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Original Research ARTICLE

Front. Plant Sci., 04 June 2013 |

3D gel map of Arabidopsis complex I

Katrin Peters, Katharina Belt and Hans-Peter Braun*
  • Institute for Plant Genetics, Faculty of Natural Sciences, Leibniz Universität Hannover, Hannover, Germany

Complex I has a unique structure in plants and includes extra subunits. Here, we present a novel study to define its protein constituents. Mitochondria were isolated from Arabidopsis thaliana cell cultures, leaves, and roots. Subunits of complex I were resolved by 3D blue-native (BN)/SDS/SDS-PAGE and identified by mass spectrometry. Overall, 55 distinct proteins were found, seven of which occur in pairs of isoforms. We present evidence that Arabidopsis complex I consists of 49 distinct types of subunits, 40 of which represent homologs of bovine complex I. The nine other subunits represent special proteins absent in the animal linage of eukaryotes, most prominently a group of subunits related to bacterial gamma-type carbonic anhydrases. A GelMap is presented for promoting future complex I research in Arabidopsis thaliana.


The NADH dehydrogenase complex (complex I) of the Oxidative Phosphorylation (OXPHOS) system is present in the cytoplasmic membrane of aerobic bacteria and the inner mitochondrial membrane of eukaryotes. It is composed of two elongated arms: the “membrane arm,” and the so-called “peripheral arm” which protrudes into the cytoplasm of the bacterial cell or the matrix of mitochondria (reviewed in Friedrich and Böttcher, 2004; Brandt, 2006; Vogel et al., 2007; Remacle et al., 2008; Zickermann et al., 2008, 2009; Lazarou et al., 2009). The two arms form an L-like structure as originally revealed by electron microscopy (Hofhaus et al., 1991). Very recently, the structure of the entire bacterial enzyme complex has been resolved by X-ray crystallography (Baradaran et al., 2013). Complex I represents a NADH:ubiquinone oxidoreductase. Electron transfer entirely takes place within the peripheral arm and involves an electron transfer chain composed of seven FeS clusters (Hinchliffe and Sazanov, 2005). Quinone reduction takes place at the interface between the two arms and was proposed to induce an electrostatical chain reaction throughout the membrane arm which drives proton translocation across the bacterial or mitochondrial membrane (Baradaran et al., 2013).

Complex I is by far the largest complex of the OXPHOS system. In its simplest form, the bacterial complex consists of 14 subunits (seven subunits per arm) and has a molecular mass of about 500 kDa. However, in eukaryotes, complex I is much larger and consists of more than 40 subunits. Bovine complex I, which extensively was investigated with respect to its subunit composition, consists of 44 subunits, 16 of which are localized in the peripheral and 28 in the membrane arm (Carroll et al., 2006; Balsa et al., 2012). Complex I composition is remarkably conserved in different eukaryotic lineages (Cardol, 2011). However, some lineage-specific complex I subunits occur (Cardol, 2011).

Additional subunits were especially described for plants. Using electron microscopy, complex I of plants was shown to have a very unique shape (Dudkina et al., 2005; Sunderhaus et al., 2006; Peters et al., 2008; Bultema et al., 2009). It has an extra spherical domain which is attached to the membrane arm at a central position and, like the peripheral arm, protrudes into the mitochondrial matrix. It was shown to include extra subunits which resemble gamma-type carbonic anhydrases (Perales et al., 2005; Sunderhaus et al., 2006). In Arabidopsis, three carbonic anhydrase subunits form part of complex I (termed CA1, CA2, and CA3) and additionally two more derived “carbonic anhydrase-like” proteins (CAL1 and CAL2). Proteomic studies were initiated to systematically characterize complex I subunits in plants (Heazlewood et al., 2003; Cardol et al., 2004; Sunderhaus et al., 2006; Meyer et al., 2008; Klodmann et al., 2010, 2011; Klodmann and Braun, 2011; Li et al., 2013). These projects led to the identification of several proteins homologous to subunits of bovine complex I and some additional subunits specifically occurring in plants. However, resulting protein sets slightly differ between the presented studies (reviewed in Meyer, 2012).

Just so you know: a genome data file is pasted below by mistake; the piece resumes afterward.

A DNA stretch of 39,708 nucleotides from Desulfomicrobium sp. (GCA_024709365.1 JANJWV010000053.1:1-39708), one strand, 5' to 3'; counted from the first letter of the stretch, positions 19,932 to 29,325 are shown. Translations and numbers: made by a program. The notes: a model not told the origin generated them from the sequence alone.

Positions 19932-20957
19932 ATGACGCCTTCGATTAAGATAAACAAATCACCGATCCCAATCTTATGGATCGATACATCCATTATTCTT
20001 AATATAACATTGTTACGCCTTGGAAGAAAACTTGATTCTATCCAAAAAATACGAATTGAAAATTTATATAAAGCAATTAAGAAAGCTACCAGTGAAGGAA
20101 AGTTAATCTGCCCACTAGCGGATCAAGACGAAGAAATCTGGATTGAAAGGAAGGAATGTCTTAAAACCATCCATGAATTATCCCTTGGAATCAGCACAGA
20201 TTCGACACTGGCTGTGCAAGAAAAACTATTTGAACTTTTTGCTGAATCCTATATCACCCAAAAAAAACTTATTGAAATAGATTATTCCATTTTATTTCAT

Here, we present a new study to thoroughly characterize complex I subunits in the model plant Arabidopsis thaliana. Our study is based on a 3D gel-electrophoretic approach introduced by Meyer et al. (2008). Using mass spectrometry (MS), 55 complex I proteins were identified, seven of which occur in pairs of isoforms. We present evidence that complex I of Arabidopsis includes at least 49 types of proteins, 40 of which represent homologs of bovine complex I and 9 of which are special to plants. A 3D GelMap is presented at to facilitate future complex I research in Arabidopsis.

Materials and Methods

Plant Material

A cell culture of Arabidopsis thaliana (Col-0) was established as described by May and Leaver (1993). Callus was maintained as suspension culture according to Sunderhaus et al. (2006). Leaves were harvested from 3 weeks old Arabidopsis thaliana (Col-0) plants grown in soil at long day conditions (16 h light, 8 h dark) at 22 °C during the day and 20 °C at night. Arabidopsis roots were cultured in liquid medium as described by Lee et al. (2011). For this approach, 50–100 seeds of Arabidopsis thaliana Col-0 were surface-sterilized in 70% ethanol for 5 min followed by 5 min incubation in 5% bleach/0.1% Tween 20. Seeds were then washed five times in sterilized water. Length of the single washing steps was increased from 10 s to finally 5 min. All incubation steps took place in a rotary shaker. After the final washing step an appropriate volume of 0.15% agarose solution was added to the seeds. The seeds immediately were carefully dispensed on a stainless steel wire mesh platform which is part of the hydroponic culture system adapted from Schlesier et al. (2003). Conditions for hydroponic culture were according to the protocol of Schlesier et al. (2003). Arabidopsis plants were grown under 16/8 h light/dark period with light intensity 100–125 μmol m−2 s−1 at 22 °C. Liquid medium was replaced with freshly made liquid medium after 2 weeks. After 4 weeks the roots were harvested, pre-washed in root culture medium [0.38% (w/v) Gamborg’s B5 salt with vitamins, 3% sucrose, pH 5.8] and transferred into Erlenmeyer flasks containing 50 ml root culture medium. The root culture was kept at 22 °C in the dark under constant agitation at 100 rpm (Lee et al., 2011). It was maintained by transferring small amounts of roots into a new culture flask containing freshly prepared sterilized root culture medium every 3 weeks.